Abstract:  We propose a new method for cosmological parameters extraction using the baryon acoustic oscillation scale as a standard ruler in deep galaxy surveys with photometric determination of redshifts. The method consists in a simple empirical parametric fit to the angular 2point correlation function w(theta). It is parametrized as a power law to describe the continuum plus a Gaussian to describe the BAO bump. The location of the Gaussian is used as the basis for the measurement of the sound horizon scale. This method, although simple, actually provides a robust estimation, since the inclusion of the power law and the use of the Gaussian removes the shifts which affect the local maximum. We discuss the effects of projection bias, nonlinearities, redshift space distortions and photoz precision, and apply our method to a mock catalog of the Dark Energy Survey, built upon a large Nbody simulation provided by the MICE collaboration. We discuss the main systematic errors associated to our method and show that they are dominated by the photoz uncertainty. 
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 Joined: September 25 2004
 Affiliation: University of Barcelona

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[1006.3226] Tracing The Sound Horizon Scale With Photometri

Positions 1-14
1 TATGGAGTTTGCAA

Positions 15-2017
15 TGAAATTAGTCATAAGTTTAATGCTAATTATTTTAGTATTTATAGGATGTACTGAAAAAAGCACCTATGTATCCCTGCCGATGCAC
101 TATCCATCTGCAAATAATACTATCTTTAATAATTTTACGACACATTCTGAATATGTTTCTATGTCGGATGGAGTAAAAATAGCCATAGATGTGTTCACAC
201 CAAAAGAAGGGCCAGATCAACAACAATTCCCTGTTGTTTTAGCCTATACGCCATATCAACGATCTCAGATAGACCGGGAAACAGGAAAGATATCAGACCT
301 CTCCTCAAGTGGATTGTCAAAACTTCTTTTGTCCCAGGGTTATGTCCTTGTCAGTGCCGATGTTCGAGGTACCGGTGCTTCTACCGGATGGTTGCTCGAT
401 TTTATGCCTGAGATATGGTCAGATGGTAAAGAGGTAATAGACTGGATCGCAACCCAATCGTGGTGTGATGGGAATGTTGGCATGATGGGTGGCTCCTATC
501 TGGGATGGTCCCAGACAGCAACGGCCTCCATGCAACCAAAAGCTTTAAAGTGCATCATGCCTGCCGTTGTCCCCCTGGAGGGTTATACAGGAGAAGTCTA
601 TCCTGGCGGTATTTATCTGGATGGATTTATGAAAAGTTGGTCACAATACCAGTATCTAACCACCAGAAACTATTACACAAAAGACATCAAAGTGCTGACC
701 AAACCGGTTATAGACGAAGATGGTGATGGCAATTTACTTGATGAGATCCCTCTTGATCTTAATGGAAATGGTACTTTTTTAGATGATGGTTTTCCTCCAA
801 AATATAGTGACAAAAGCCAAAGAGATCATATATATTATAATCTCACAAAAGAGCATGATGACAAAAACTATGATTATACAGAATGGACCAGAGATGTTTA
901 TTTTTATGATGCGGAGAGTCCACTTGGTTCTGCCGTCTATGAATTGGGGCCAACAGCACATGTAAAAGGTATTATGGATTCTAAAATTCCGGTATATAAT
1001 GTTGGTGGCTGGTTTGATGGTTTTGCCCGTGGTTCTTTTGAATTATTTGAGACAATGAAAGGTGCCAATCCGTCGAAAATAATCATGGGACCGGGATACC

Dear Fergus,
Your questions are very interesting, I will try to clarify them.
1. We have already studied how the analysis behaves using distances and there is no improvement in the dispersion. On the other hand, we did an effort to use observable quantities for the cosmological analysis, avoiding possible biases, related to a fiducial model. This is why we used the observed angle and the chosen bin width.
2. This is an important question. We have used in this analysis a Gaussian shape for the photometirc redshift. In the real world, most probably, the redshift will not be Gaussian. The main influence of this fact is that the corresponding true width must be evaluated taking into account the nongaussianity. However, for future galaxy surveys there are strong requirements in the behaviour of the redshift, and we expect that the deviations from a Gaussian be small.